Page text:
How to Set up Apple Pay on the Web for your Website (Stripe)

Wendy Chan

Wendy Chan

Share on facebook
Share on twitter
Share on linkedin

With the release of iOS 10 and macOS Sierra in September 2016, users can now seamlessly use Apple Pay to make purchases with Safari on their iPhone, iPad, or on their Mac.
We’ve enabled one of our webpages, GemTot beacons, to accept transactions via Apple Pay (Stripe is what we use to accept payments).
This post will show you the steps we took to enable Apple Pay on the Web with Stripe, and we hope this will help anyone else out there that is looking to enable Apple Pay for their website.
Note: Kudos to Stripe for sharing this guide on how to setup Apple Pay on the Web. You can follow their guide to set things up, but we did things in a slightly different order as it worked much better for us in testing and deploying.
Before you Begin:
Make sure that you have:

  • A Mac running on Sierra
  • An iPhone running on iOS 10 with a credit card in Wallet
  • Handoff is enabled on your Mac and iPhone. For instructions, visit this page.

Step 1: Verify your domain

1a. Download this domain association file and host it at /.well-known/apple-developer-merchantid-domain-association on your website. For example, we hosted this at
1b. Log in to your Stripe dashboard and go to the Apple Pay tab in ‘Account Settings’. Enter your live secret key in the Stripe.api_key field as shown below:
curl \
-u sk_live_••••••••••••••••••••••••: \
-d domain_name=""
Upon success, you’ll see your domain listed.

Step 2: Set up the Apple Pay Sandbox

2a. Create an Apple developer account and log into iTunes Connect.
2b. Select ‘Users and Roles’ and select ‘Sandbox Testers’ link. Click + to create a new test user and save. You’ll be using this email and password to test on your iPhone.
Screen Shot 2016-11-14 at 5.15.54 PM
Screen Shot 2016-11-14 at 5.17.01 PM
Screen Shot 2016-11-14 at 5.17.28 PM
2c. On your iPhone, open ‘Settings’ and select ‘iCloud’. Log in to iCloud using the test credentials you just created.
2d. Go back to ‘Settings’ and select ‘Wallet & Apple Pay’. Tap ‘Add Credit or Debit Card’ and enter in the following test Visa card details manually:

  • Card number: 4761 1200 1000 0492
  • Expiration: 11/2022
  • CVV: 533


Step 3: Add an Apple Pay button to your website

3a. Add the following to your CSS code. This allows you to use Safari’s built-in Apple Pay images.
#apple-pay-button {
display: none;
background-color: black;
background-image: -webkit-named-image(apple-pay-logo-white);
background-size: 100% 100%;
background-origin: content-box;
background-repeat: no-repeat;
width: 100%;
height: 44px;
padding: 10px 0;
border-radius: 10px;
3b. Add the following HTML on your product page where you want the button to appear.
[html]<button id="apple-pay-button"></button>[/html]
3c. Ensure that Stripe.js is included on this page.
[html]<script type="text/javascript" src=""></script>[/html]
3d. Once you’ve set your publishable key, use the checkAvailability function to determine whether or not to show an Apple Pay button.
Stripe.applePay.checkAvailability(function(available) {
if (available) {
document.getElementById(‘apple-pay-button’).style.display = ‘block’;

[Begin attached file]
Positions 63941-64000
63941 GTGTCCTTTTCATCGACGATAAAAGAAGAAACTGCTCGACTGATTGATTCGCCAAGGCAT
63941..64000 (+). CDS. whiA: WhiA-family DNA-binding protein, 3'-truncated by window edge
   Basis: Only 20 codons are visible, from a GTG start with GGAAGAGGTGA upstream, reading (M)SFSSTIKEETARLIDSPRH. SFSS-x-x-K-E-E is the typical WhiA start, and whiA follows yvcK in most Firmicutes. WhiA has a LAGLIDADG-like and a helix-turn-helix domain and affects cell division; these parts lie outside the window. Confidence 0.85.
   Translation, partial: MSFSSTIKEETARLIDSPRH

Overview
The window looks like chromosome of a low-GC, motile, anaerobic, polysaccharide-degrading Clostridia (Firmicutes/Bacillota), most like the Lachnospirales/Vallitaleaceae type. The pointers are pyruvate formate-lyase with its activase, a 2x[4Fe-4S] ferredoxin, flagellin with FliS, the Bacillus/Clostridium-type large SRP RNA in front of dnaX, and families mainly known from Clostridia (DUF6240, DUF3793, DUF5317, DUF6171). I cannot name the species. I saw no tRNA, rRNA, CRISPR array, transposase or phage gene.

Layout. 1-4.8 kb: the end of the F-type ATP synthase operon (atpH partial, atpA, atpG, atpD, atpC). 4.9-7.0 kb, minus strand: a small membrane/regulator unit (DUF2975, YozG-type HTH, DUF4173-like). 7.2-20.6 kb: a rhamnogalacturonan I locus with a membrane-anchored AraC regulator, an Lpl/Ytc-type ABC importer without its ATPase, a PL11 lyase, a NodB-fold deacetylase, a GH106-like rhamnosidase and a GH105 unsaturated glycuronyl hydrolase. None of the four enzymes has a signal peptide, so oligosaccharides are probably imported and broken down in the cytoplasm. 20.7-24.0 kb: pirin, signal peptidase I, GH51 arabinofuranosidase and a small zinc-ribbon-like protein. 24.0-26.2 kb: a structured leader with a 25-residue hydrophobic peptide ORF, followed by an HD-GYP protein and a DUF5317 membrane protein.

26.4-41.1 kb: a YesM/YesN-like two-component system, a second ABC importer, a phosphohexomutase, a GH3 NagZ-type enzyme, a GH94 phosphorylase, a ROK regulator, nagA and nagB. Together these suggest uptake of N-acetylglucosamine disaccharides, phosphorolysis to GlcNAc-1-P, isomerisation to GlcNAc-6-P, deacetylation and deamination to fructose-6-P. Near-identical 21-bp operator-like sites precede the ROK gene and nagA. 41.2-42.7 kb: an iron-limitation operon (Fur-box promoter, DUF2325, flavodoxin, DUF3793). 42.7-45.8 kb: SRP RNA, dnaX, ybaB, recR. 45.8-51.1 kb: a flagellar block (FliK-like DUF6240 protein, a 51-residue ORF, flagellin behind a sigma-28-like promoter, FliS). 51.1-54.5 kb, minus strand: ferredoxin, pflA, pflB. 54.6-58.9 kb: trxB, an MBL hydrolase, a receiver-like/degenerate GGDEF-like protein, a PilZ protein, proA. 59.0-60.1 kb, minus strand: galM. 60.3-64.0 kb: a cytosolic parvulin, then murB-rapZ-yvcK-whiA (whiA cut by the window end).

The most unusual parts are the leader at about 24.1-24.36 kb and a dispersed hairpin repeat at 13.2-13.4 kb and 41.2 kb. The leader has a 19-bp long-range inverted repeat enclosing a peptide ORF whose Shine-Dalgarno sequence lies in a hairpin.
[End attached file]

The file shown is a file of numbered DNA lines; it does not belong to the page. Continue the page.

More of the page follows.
Step 4: Start an Apple Pay Session

4a. Add this code in your product.js file to show the Apple Pay sheet when a user clicks on the payment button.
[js]document.getElementById(‘apple-pay-button’).addEventListener(‘click’, beginApplePay);[/js]
4b. Create a PaymentRequest object. Total, countryCode, and currencyCode properties are required. Apple uses a formatted string to present prices in total.amount (e.g. ‘29.99’).
function beginApplePay() {
var paymentRequest = {
countryCode: ‘US’,
currencyCode: ‘USD’,
total: {
label: ‘’,
amount: ‘29.99’
var session = …; // continued below
4c. Use Stripe’s helper function buildSession to turn this payment request into an ApplePaySession. With the first argument, result, pass the Stripe token to your server and create a charge.
4d. Call the second parameter, completion, with ApplePaySession.STATUS_SUCCESS or ApplePaySession.STATUS_FAILURE depending on if your charge succeeded or failed.
Please refer to Stripe’s example here:
[js highlight=”7-13″]
function beginApplePay() {
var paymentRequest = …; // see above
var session = Stripe.applePay.buildSession(paymentRequest,
function(result, completion) {
$.post(‘/charges’, { token: }).done(function() {
// You can now redirect the user to a receipt page, etc.
window.location.href = ‘/success.html’;
}).fail(function() {
}, function(error) {
The highlighted section above is your backend. The function variable result has already been returned from Apple and gone through the Stripe backend to setup a token ID that can be used to create a Stripe charge or be attached to a customer.
4e. Call begin() to show users your Apple Pay payment sheet. Note: before calling session.begin() any other callbacks can be added here Stripe takes care of onpaymentauthorized and onvalidatemerchant but all the others can be used to customize the experience.
And that’s it! As mentioned previously, these were the steps we took to enable Apple Pay on the Web for our site that accepts Stripe payments. Please refer to the Apple Pay website and Stripe documentation for more information.

Join The Cause

Your subscription could not be saved. Please try again.
Your subscription has been successful.

Related Posts